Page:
The Golden Bowl - Volume One, Book Second, Chapters 1-2 Summary & Analysis

This Study Guide consists of approximately 40 pages of chapter summaries, quotes, character analysis, themes, and more - everything you need to sharpen your knowledge of The Golden Bowl.
This section contains 440 words
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Volume One, Book Second, Chapters 1-2 Summary

At the opening of the second book Adam Verver is alone at the Fawns, his summer home. There are ladies visiting in his home whom he believes are vying for his attention. He considers marriage now because his daughter, Maggie, is now married. This chapter explores the current state of the relationship between Maggie, the Prince and himself. It also gives background on Mr. Verver's first wife and the mistakes he made while married to her. He assumes that if his wife had not passed away, she would have led him farther and farther away from his studies and his collections.

In Chapter 2 it is noted that his time with his first wife perhaps brought Mr. Verver into a period better than that before his marriage. He is happy as he plans his museum and the collection of art he plans to leave the people of London. Mr. Verver is also happy with the grandson that the Prince and Maggie have given him. Mr. Verver watches his daughter and the Prince together and wonders if he and his wife were ever that happy together.

Maggie, the Prince and the remainder of their company return to the house where they find Mr. Verver is alone with Mrs. Rance. There is a flicker of recognition in the eyes of everyone who sees the two together that there is a possibility something might have happened between the two. It is this thought, and the idea of Maggie's anxiety, that makes Mr. Verver consider remarriage. He realizes he needs a wife who can do for him what Maggie had done in the past.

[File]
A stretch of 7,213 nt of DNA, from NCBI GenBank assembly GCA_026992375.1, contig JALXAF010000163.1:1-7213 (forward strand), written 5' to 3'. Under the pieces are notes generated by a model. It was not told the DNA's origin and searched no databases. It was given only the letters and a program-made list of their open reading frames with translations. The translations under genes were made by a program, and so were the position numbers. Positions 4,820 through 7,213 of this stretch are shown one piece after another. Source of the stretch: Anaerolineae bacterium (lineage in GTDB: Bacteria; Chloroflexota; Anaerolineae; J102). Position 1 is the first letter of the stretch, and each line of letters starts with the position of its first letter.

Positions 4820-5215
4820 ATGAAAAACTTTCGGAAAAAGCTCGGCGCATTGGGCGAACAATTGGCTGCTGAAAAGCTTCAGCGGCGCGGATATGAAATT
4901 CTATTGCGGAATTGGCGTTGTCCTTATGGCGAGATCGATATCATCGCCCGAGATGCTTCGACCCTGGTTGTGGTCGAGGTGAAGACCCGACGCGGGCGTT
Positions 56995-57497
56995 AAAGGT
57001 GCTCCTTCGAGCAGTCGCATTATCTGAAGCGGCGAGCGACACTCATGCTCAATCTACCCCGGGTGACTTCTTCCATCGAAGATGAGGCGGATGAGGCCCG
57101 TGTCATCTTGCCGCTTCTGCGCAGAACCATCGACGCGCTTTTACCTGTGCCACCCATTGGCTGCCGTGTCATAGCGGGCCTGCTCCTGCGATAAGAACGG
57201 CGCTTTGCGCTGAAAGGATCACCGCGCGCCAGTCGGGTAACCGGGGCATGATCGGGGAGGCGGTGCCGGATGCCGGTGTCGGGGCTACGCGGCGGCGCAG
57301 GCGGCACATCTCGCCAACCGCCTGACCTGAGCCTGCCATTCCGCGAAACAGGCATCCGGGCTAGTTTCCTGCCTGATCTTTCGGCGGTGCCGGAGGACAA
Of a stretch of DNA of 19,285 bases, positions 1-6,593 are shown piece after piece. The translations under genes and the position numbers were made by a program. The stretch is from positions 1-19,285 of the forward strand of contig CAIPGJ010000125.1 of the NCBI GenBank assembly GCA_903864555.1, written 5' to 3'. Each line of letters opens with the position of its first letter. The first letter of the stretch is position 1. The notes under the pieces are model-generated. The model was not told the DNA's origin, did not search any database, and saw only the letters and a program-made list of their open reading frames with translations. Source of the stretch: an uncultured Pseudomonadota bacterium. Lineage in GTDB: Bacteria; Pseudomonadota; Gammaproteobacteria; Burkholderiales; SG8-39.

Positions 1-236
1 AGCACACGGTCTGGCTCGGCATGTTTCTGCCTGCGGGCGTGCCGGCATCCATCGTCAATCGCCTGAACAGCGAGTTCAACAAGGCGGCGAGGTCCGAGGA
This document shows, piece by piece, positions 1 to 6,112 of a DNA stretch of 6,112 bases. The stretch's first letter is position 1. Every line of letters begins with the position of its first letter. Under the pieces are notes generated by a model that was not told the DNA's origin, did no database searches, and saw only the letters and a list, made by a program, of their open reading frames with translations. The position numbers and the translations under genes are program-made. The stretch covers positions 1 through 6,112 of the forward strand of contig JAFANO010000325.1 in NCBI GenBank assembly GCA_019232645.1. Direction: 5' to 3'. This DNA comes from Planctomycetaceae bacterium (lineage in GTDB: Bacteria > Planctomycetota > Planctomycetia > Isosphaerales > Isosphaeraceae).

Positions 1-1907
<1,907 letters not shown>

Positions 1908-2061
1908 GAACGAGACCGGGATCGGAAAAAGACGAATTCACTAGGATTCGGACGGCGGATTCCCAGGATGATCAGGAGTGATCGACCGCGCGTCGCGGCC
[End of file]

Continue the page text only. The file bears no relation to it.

Volume One, Book Second, Chapters 1-2 Analysis

This pair of chapters mainly describes, in detail, the scholarly and precise nature of Maggie's father. Although he had never thought he would consider wanting to get married again, he now considers it because of his daughter. Now that she has her own husband, she is unable to do the things she had done for him before. He finds he needs someone to fill this gap and ease Maggie's anxiety.

Note in this chapter that the Prince makes an interesting comment in which he compares himself to a piece of crystal. He remarks that he is a perfect crystal, not one with cracks and flaws as these pieces can be gotten cheaply. This quote is reminiscent of the golden bowl which the shopkeeper claims to be made of one solid piece of crystal. It is suspected, however, that the bowl is flawed, a characteristic the Price claims he does not have.

This section contains 440 words
(approx. 2 pages at 400 words per page)
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